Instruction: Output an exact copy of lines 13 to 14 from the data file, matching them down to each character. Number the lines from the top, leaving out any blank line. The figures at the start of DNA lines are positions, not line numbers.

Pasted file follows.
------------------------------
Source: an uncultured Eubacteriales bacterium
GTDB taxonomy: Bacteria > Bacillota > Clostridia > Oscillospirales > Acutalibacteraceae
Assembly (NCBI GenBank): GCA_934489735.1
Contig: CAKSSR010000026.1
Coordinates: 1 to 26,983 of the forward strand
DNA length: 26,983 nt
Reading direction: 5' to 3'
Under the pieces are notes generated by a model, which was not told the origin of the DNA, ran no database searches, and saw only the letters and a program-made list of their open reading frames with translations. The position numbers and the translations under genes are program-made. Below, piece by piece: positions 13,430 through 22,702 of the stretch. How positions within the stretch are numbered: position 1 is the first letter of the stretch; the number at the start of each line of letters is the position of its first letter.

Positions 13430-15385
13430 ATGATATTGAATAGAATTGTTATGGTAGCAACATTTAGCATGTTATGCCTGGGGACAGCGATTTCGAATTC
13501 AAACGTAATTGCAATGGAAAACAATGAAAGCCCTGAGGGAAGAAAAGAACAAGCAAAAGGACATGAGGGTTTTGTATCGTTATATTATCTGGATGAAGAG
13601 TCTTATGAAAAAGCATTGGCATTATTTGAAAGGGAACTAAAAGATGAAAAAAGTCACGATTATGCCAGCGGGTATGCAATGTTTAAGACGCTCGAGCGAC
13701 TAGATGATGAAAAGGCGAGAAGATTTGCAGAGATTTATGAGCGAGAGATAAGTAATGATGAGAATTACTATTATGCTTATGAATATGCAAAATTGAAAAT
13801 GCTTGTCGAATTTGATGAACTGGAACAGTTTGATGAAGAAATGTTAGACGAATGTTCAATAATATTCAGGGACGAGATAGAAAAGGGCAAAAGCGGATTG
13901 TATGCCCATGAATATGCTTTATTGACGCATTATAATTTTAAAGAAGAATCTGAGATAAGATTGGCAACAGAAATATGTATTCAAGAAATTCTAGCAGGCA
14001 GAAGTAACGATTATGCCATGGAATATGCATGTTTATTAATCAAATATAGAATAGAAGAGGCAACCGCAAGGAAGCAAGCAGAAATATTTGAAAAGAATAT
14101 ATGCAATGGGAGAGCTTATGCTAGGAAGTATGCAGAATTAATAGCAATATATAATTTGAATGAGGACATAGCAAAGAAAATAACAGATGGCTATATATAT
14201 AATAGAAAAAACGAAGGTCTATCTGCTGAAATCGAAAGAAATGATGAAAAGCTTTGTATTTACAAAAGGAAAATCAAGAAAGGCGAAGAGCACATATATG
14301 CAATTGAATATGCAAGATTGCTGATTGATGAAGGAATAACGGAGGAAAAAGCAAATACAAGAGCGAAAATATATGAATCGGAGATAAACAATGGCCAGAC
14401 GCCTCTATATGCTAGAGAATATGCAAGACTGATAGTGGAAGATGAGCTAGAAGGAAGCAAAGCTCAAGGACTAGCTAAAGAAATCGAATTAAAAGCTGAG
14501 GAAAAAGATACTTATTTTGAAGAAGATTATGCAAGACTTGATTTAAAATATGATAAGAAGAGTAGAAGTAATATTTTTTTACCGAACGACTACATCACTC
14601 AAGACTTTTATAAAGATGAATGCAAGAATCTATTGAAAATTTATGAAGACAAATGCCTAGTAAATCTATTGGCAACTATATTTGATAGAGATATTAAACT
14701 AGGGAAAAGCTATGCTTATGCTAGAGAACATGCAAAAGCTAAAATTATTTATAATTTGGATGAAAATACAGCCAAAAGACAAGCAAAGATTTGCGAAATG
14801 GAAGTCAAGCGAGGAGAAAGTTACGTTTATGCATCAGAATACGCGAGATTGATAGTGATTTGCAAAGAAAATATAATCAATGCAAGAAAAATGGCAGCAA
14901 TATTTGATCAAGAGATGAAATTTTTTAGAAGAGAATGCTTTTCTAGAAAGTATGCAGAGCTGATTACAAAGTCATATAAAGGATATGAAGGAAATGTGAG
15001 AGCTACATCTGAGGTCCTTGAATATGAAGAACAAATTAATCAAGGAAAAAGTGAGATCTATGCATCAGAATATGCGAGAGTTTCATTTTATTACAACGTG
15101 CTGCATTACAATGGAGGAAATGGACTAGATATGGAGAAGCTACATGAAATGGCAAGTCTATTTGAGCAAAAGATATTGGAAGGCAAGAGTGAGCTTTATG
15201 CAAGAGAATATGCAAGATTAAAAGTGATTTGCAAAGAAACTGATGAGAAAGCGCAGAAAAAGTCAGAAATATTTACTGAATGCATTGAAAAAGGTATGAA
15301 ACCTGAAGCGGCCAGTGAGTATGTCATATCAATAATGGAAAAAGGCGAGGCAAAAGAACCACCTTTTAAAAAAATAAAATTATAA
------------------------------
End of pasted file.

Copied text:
13701 TAGATGATGAAAAGGCGAGAAGATTTGCAGAGATTTATGAGCGAGAGATAAGTAATGATGAGAATTACTATTATGCTTATGAATATGCAAAATTGAAAAT
13801 GCTTGTCGAATTTGATGAACTGGAACAGTTTGATGAAGAAATGTTAGACGAATGTTCAATAATATTCAGGGACGAGATAGAAAAGGGCAAAAGCGGATTG